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The Madera Tribune

Problems with cat communications

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webmaster | 05/14/14

Even though the cat at whose house we live (and to whom we pay a rent of one can of wet food and 1/4 cup of kibble each day) no longer is young, she still sometimes behaves like a kitten. In cat years she is 8, but in human years she is well into middle age. That maturity, however, doesn’t stop her from giving her claws a workout on the living room carpet when she is in the house.

She hasn’t wrecked the carpet — yet. Whenever we catch her at it, one of us yells at her, and she stops. You’d think she’d learn by now that scratching the carpet gets her in hot water. “Bad cat!” we bellow.

She has graduated from cat high school, and may even have a diploma stashed some place. She knows that the scratching device Mrs. Doud bought her (it looks like a miniature skate board ramp) is the preferred claw-prepping area. When she uses it, we say, “good kitty.” But here’s the situation: I don’t think she’s learned to speak English yet.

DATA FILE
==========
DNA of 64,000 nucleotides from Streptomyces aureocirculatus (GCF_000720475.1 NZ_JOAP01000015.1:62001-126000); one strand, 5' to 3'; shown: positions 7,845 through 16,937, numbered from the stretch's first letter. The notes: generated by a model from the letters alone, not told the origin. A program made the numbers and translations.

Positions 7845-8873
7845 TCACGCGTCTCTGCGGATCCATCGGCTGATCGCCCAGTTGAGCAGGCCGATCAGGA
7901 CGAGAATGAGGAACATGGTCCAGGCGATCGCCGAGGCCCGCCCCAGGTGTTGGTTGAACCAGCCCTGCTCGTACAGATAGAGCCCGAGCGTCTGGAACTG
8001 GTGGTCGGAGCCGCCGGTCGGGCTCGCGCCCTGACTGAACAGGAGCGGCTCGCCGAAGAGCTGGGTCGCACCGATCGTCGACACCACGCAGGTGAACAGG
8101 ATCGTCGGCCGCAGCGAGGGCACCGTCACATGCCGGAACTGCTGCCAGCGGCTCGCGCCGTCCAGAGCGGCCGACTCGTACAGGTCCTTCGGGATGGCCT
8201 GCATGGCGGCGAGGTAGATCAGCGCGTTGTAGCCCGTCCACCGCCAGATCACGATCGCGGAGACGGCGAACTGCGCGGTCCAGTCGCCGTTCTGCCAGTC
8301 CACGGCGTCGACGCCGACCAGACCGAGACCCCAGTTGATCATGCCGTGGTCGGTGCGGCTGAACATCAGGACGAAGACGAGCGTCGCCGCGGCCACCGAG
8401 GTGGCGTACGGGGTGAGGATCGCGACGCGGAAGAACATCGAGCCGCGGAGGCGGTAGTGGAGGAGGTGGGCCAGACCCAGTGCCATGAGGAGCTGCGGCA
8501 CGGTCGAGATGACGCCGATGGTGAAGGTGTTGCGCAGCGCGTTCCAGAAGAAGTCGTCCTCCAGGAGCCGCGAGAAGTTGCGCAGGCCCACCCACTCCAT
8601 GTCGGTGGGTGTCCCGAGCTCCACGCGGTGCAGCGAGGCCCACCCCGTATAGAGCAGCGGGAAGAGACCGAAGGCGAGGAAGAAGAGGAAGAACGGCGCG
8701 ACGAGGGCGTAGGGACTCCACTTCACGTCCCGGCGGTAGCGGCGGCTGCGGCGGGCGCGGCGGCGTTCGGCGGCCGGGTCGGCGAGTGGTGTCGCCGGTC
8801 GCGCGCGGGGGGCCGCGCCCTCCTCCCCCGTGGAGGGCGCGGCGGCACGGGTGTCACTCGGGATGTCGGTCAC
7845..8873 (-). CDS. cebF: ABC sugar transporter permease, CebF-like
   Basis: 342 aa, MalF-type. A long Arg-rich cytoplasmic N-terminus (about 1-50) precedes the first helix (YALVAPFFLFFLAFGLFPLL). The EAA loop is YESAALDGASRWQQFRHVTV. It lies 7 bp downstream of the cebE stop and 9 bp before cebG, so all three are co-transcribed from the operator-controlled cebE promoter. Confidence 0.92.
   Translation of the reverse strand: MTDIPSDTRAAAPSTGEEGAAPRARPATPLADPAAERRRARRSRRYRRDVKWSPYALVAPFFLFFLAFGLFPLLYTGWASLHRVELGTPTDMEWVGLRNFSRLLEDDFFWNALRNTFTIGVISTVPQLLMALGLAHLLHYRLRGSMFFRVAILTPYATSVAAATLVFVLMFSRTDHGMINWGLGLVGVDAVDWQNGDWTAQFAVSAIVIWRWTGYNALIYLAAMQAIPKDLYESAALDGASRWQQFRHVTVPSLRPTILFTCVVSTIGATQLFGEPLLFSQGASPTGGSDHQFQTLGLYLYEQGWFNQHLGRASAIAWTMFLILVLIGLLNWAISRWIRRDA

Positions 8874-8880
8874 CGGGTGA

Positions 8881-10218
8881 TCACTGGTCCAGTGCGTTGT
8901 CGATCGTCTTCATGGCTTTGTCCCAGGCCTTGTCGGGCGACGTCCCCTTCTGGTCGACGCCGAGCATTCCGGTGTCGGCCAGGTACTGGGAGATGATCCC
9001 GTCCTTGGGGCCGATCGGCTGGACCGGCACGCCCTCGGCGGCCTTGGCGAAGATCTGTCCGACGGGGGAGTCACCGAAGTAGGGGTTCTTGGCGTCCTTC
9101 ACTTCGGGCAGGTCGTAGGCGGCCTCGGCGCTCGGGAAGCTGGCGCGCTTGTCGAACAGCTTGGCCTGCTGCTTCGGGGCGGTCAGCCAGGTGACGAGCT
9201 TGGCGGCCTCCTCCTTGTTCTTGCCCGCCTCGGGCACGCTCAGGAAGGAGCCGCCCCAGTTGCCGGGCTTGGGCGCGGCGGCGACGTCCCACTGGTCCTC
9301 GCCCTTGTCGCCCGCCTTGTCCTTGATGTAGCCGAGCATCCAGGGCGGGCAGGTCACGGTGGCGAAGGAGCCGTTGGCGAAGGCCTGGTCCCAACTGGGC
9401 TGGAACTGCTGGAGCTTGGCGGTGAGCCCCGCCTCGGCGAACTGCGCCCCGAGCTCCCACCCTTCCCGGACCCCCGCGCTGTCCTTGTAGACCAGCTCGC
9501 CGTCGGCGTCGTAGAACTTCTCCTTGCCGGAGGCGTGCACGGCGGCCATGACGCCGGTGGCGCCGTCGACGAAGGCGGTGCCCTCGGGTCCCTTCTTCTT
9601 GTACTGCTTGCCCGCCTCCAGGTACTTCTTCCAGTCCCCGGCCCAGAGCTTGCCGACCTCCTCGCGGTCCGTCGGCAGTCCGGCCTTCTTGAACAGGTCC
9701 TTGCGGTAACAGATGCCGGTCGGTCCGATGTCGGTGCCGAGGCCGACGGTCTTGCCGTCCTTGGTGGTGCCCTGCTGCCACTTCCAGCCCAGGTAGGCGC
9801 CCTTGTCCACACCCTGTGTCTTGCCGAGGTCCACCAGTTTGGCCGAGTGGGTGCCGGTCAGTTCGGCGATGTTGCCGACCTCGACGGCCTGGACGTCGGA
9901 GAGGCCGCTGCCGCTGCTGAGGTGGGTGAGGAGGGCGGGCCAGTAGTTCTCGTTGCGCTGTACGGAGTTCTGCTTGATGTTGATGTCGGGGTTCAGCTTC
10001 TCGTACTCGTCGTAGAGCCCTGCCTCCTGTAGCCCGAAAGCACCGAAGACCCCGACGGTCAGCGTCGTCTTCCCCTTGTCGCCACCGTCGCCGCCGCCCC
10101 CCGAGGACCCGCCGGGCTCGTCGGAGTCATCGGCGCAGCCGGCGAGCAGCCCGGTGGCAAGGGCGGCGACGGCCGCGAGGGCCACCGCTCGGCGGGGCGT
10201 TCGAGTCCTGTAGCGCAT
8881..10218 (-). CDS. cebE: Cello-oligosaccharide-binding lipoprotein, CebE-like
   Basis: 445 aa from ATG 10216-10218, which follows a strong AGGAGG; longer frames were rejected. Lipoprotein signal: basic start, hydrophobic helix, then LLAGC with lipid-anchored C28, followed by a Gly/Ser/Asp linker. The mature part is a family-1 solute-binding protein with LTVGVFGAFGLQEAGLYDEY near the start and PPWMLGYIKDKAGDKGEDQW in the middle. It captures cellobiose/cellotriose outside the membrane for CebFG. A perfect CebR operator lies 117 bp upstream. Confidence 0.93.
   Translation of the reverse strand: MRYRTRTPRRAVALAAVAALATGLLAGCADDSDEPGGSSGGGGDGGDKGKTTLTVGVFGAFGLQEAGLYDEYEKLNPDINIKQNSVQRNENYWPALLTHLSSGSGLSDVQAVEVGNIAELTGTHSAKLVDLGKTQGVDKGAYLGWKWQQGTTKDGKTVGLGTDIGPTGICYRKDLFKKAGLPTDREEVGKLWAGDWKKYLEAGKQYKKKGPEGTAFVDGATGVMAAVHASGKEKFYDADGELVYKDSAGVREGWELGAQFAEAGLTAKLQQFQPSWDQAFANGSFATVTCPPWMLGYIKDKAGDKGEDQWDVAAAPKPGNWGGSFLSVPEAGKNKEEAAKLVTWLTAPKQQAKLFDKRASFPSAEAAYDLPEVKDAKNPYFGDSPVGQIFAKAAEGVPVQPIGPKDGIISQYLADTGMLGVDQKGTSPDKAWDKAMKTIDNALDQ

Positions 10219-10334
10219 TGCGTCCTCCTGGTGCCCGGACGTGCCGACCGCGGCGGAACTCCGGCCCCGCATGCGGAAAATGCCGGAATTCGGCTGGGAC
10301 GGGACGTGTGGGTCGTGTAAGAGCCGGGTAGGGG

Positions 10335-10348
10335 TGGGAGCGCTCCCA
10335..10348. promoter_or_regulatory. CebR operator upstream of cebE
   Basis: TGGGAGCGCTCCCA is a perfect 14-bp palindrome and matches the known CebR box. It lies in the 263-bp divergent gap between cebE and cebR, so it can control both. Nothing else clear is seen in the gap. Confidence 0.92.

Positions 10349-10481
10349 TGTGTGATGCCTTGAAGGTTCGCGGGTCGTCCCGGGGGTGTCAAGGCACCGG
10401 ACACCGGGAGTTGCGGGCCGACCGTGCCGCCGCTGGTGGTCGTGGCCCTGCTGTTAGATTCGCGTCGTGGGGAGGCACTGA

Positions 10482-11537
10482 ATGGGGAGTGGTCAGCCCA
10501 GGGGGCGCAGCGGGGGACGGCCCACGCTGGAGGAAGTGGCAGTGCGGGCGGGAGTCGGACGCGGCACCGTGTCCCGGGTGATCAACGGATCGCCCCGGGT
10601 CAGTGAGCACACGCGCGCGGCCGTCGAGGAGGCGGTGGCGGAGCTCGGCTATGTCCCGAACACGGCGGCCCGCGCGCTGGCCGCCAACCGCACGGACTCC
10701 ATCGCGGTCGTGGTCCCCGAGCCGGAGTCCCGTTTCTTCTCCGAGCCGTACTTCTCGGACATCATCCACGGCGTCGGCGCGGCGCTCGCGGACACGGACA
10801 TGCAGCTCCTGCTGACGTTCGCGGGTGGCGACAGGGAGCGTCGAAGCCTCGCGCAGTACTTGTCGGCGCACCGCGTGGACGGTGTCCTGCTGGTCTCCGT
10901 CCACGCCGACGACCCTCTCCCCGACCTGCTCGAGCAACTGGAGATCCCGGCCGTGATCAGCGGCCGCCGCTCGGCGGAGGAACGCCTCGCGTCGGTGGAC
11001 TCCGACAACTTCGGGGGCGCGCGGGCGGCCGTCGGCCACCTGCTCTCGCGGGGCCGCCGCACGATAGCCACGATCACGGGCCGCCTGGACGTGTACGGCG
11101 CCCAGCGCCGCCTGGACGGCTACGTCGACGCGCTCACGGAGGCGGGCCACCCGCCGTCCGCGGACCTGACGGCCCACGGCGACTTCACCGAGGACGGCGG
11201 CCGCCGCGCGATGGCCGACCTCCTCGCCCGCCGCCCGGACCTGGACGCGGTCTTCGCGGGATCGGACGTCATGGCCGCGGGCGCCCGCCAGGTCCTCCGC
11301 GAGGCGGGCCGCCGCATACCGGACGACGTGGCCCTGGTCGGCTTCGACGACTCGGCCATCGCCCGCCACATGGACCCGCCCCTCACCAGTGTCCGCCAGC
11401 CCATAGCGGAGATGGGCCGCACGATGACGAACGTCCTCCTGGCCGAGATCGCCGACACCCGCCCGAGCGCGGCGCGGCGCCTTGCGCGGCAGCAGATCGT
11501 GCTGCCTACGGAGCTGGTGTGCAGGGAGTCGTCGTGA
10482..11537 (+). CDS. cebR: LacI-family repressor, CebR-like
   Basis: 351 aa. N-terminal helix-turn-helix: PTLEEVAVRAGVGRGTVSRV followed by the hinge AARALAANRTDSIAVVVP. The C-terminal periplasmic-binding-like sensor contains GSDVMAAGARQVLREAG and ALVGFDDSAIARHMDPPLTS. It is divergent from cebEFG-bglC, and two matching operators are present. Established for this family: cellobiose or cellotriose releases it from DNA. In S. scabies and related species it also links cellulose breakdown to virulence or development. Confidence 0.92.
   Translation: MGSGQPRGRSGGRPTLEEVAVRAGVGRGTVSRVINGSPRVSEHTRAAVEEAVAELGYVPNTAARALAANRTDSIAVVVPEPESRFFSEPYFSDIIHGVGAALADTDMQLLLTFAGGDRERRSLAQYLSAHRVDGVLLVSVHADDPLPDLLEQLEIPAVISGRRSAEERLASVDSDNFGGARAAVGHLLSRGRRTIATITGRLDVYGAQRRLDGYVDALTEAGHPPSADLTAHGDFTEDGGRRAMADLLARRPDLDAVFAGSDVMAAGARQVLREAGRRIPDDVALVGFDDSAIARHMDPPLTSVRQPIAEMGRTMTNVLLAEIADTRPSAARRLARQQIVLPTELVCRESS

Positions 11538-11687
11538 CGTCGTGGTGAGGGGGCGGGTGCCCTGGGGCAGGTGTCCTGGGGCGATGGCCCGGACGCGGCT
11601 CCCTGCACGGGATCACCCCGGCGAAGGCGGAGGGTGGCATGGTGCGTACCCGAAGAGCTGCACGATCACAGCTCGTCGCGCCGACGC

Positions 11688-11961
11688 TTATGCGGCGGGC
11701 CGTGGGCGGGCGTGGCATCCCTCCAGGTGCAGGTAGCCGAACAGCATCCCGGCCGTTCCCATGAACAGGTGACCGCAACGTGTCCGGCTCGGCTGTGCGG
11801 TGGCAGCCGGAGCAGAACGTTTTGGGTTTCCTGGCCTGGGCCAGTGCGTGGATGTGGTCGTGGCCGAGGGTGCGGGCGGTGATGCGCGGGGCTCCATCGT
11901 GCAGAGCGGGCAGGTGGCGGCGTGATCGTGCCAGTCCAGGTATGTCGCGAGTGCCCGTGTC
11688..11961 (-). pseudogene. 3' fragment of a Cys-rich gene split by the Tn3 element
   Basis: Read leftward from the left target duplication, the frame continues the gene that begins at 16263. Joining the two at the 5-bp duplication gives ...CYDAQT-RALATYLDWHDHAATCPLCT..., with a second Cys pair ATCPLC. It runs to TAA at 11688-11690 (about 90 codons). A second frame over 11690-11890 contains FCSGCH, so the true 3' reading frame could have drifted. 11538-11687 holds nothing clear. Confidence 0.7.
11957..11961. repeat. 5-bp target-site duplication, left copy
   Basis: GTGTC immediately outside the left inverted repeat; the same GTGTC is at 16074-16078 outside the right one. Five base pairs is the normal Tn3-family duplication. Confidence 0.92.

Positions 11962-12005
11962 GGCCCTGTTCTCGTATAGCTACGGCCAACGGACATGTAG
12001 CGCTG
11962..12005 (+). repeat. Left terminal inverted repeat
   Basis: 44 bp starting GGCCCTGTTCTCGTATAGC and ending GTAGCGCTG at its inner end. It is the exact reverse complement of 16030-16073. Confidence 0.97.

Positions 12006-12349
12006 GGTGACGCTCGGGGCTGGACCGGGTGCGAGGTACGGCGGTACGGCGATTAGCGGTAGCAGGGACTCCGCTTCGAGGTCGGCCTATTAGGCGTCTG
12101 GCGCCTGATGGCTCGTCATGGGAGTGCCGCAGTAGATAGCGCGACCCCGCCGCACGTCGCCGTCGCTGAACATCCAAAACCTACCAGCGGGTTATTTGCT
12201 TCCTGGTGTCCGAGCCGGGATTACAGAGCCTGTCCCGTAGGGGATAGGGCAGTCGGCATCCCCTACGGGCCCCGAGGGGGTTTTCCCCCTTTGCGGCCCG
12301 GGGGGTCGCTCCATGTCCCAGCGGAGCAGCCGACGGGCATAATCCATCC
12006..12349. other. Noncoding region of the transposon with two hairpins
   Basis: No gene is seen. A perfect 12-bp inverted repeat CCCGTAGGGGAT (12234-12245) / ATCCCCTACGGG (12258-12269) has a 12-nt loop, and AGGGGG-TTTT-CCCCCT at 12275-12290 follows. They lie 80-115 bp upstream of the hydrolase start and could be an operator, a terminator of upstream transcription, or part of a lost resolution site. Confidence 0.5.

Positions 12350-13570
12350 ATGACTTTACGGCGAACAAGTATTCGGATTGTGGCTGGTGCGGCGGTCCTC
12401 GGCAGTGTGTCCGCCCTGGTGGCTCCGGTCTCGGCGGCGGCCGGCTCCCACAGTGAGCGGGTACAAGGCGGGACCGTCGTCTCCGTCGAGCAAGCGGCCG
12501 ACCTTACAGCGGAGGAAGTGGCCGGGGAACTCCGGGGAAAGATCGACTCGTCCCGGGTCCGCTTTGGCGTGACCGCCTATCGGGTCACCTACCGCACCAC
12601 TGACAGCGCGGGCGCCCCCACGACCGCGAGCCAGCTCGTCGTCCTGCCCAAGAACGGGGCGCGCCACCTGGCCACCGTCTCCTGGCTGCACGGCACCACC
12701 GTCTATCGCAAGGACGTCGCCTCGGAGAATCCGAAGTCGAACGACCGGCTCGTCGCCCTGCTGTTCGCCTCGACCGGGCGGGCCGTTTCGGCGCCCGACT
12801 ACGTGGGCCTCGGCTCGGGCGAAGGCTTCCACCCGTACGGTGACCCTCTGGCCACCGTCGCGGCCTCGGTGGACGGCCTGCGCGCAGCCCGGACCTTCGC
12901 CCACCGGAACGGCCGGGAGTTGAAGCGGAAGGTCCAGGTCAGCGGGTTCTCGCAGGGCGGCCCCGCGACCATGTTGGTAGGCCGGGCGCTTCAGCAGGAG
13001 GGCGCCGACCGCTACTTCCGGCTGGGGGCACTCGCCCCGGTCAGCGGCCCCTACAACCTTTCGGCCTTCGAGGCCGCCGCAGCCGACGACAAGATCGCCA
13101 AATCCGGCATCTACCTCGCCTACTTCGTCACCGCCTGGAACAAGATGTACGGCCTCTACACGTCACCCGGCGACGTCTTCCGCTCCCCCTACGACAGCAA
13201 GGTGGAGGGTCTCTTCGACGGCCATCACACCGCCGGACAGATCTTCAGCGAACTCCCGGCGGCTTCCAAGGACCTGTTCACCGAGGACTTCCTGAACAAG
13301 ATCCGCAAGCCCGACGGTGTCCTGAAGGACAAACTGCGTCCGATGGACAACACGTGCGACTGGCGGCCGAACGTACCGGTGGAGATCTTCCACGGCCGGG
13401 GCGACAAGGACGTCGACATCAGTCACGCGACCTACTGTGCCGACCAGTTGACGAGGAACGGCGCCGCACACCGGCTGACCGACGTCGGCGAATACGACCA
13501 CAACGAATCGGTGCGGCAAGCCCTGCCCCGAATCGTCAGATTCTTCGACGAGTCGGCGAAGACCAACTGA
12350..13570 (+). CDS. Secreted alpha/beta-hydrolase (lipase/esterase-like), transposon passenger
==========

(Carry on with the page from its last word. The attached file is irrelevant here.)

Instead, she expects us to speak cat. And although we do our best, we haven’t been able to master it.

We both go “meow,” which seems to be as close as we can come to cat language, but she ignores it. For all the good it does, we might as well be saying “gobbledegook.” However, there is one phrase in English she has mastered. “Are you ready for a little something?” always gets her attention, even if she is sound asleep. She pricks up her ears and sniffs the air. Her motto seems to be, “You can call me anything, but don’t call me late for supper.”

In that respect, she is not unlike some voters I have met. There is only one question they feel like asking, which is “What’s in it for me?” And when a candidate says, “Are you ready for a little something?” those voters respond.

That isn’t necessarily bad; at least the voters and candidates know where they stand with each other, even though most of the time they don’t really understand the deeper issues.

We feed the cat and think we deserve at least a little appreciation. For example, could she please not scratch the carpet? But when we feed her, she think she deserves the food. She thinks she is queen and can do whatever she wants. So it goes.


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